Organizing all of my paper work for finals and whatnot, I found the worksheet we did at the end of the class on priviledge titled "Location Exercise" I filled out most of it and intended to post my paragraph on here earlier and then realized I never did. Going back to it a few weeks later it is quite interesting to read what I wrote and to now reflect on it.
The part that surprized me reading back over it was question 8 asking when I first became aware of race, class, gender, sexuality, nationality, religion and spirituality? Race I recognized at a young age, I grew up in the St.Paul student housing and played with kids older, younger, both sexes and of all different races. White, black, hispanic or "tan" as I called them. I remember asking my mom about why they looked different and she gave me a vague answer of their ancestors came from a different culture but they were no different becuase of it. I played with all of them everyday and feel my open mindedness towards all people was shaped at that young age by my mother's comment.
Secondly class I noticed when it came to birthdays. I am not sure of what age this was at but for my birthdays my parents and grandparents totally spoiled me and my siblings. When we lived in Iowa City most of my close friends had huge birthday parties and got great presents, but I realized sometime in those few years that I received many more cards and gifts from family and friends. For the first time I realized that this special treatment by my family, although the tradition it was amongst my cousins and siblings, was definitely not the norm with some of my friends. My parents were by no means rich as we still lived in student housing, but our birthdays were always very special days. So maybe class wasn't completely known but I realized I was more spoiled than those around me.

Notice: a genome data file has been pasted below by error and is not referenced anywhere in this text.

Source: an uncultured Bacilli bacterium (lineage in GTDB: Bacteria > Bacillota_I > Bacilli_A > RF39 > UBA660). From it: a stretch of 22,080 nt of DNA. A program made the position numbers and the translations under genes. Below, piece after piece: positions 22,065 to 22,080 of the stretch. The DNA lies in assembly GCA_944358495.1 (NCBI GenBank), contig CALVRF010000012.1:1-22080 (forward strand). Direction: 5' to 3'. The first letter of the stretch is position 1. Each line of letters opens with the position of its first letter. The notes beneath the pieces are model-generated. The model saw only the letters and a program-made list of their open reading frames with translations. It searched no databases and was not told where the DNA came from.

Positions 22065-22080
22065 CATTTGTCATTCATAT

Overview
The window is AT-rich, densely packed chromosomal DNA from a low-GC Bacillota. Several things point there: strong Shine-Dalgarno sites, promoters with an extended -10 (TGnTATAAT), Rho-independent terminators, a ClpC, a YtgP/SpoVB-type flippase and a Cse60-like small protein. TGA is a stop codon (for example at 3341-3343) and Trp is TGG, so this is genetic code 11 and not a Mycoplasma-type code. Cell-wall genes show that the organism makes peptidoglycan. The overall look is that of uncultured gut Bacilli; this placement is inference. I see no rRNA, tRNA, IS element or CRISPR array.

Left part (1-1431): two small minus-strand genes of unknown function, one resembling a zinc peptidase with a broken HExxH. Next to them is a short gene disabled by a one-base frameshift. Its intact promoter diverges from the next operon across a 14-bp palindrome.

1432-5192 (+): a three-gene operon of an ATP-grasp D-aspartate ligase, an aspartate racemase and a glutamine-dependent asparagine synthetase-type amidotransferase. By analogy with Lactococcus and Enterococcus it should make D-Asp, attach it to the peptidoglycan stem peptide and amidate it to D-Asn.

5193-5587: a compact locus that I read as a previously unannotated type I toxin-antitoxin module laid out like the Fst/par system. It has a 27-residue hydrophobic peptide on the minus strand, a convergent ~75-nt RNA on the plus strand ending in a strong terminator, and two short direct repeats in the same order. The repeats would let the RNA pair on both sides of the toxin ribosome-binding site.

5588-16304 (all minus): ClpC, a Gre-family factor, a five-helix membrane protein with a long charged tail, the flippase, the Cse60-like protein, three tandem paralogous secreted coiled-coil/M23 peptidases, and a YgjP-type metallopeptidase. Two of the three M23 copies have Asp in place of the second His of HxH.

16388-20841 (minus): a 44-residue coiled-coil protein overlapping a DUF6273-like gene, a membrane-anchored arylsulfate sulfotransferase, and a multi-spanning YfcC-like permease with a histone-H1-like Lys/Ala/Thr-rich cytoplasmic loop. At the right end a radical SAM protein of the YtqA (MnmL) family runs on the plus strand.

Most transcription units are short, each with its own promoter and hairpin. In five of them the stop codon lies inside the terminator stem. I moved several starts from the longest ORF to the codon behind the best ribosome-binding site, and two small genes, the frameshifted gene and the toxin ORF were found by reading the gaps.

Lastly I wrote a quite note about gender. In all of the student housing places we lived, many of them had a play ground or enclosed area where all of the kids played together. Most of the kids my age were boys and so I played with them and didn't think much of it. I grew up a tom boy with all of the influence from my guy cousins, but also found "boy" activities (sports, fishing, playing with cars and tools) more enjoyable than playing with dolls and dress up outfits like my sister did with her friends. My parents always thought this was cute, I had started my collection of boyfriends, but once I hit 5-6th grade they started to question me about all of my guy friends. Until just a few years ago, I have been told that I "like" all of my guy friends and I should just date them already. Now they just say, yeah she is just one of the guys and have reaccepted the idea that its okay for girls to play/hangout with guys just as friends.
In most other reflection exercises about such topics I generally write about the present ideas that come to mind or less detailed responses. I was surprized when reading my quick notes that I had such memories from my childhood that were first instincts related to these questions. As others have mentioned in other posts you don't really recognize your own priviledge until you really think hard about it. With these brief examples I realized the priviledges I have held my entire life being from a European American descent with well educated parents. I learned how they taught me to be open minded and accepting of all people despite their similarities and differences (since both of them worked in diverse work environments.)
It was fun to run across this sheet now at the end of the semester and I thought since I did I would post my few thoughts on here. :)